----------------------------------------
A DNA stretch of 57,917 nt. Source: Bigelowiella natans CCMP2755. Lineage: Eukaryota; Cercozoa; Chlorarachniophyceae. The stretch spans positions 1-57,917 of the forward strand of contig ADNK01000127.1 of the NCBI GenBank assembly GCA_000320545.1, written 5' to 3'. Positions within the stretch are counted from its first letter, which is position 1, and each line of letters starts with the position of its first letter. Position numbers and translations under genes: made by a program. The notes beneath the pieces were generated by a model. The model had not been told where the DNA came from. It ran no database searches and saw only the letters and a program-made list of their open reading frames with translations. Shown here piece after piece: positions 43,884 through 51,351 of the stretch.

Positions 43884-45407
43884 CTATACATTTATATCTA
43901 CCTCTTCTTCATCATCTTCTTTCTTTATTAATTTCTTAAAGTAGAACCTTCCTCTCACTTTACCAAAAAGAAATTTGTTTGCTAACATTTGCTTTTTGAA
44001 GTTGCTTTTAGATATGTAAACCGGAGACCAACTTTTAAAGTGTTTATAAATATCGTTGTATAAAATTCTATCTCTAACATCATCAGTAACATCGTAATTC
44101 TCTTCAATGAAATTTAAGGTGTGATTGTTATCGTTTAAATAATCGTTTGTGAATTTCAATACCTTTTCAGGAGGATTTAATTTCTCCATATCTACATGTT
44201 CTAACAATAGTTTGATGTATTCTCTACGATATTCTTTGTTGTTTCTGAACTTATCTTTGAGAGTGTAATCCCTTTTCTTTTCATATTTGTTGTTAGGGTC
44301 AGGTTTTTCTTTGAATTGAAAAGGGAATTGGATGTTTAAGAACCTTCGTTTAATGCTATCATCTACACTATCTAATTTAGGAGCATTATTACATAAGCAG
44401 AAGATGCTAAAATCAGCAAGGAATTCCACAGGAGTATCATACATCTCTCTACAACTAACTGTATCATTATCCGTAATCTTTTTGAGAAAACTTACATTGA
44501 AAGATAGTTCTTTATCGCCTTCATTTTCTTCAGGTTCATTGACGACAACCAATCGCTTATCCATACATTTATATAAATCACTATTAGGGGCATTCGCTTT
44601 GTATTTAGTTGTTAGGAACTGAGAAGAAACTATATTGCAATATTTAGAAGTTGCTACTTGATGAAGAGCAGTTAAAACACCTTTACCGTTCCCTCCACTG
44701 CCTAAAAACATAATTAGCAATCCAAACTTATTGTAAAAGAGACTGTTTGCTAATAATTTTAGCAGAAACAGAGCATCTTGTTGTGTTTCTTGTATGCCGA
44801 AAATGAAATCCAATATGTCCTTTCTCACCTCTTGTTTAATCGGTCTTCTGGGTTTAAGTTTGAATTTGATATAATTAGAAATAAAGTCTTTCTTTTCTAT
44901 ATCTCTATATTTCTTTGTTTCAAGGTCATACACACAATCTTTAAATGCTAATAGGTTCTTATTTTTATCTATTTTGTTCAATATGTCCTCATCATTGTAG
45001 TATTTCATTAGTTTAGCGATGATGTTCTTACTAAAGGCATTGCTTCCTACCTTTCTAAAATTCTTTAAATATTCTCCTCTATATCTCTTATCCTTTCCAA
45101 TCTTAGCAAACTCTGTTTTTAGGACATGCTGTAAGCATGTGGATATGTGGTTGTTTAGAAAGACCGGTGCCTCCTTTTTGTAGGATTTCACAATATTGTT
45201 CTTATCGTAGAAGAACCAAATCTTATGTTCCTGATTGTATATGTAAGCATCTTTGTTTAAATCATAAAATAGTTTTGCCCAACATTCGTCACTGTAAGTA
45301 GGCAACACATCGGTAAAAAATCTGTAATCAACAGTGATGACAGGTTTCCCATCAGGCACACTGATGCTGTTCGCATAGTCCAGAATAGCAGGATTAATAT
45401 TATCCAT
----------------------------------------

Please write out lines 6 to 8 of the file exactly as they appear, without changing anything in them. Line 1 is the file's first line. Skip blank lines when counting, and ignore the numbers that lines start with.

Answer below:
44101 TCTTCAATGAAATTTAAGGTGTGATTGTTATCGTTTAAATAATCGTTTGTGAATTTCAATACCTTTTCAGGAGGATTTAATTTCTCCATATCTACATGTT
44201 CTAACAATAGTTTGATGTATTCTCTACGATATTCTTTGTTGTTTCTGAACTTATCTTTGAGAGTGTAATCCCTTTTCTTTTCATATTTGTTGTTAGGGTC
44301 AGGTTTTTCTTTGAATTGAAAAGGGAATTGGATGTTTAAGAACCTTCGTTTAATGCTATCATCTACACTATCTAATTTAGGAGCATTATTACATAAGCAG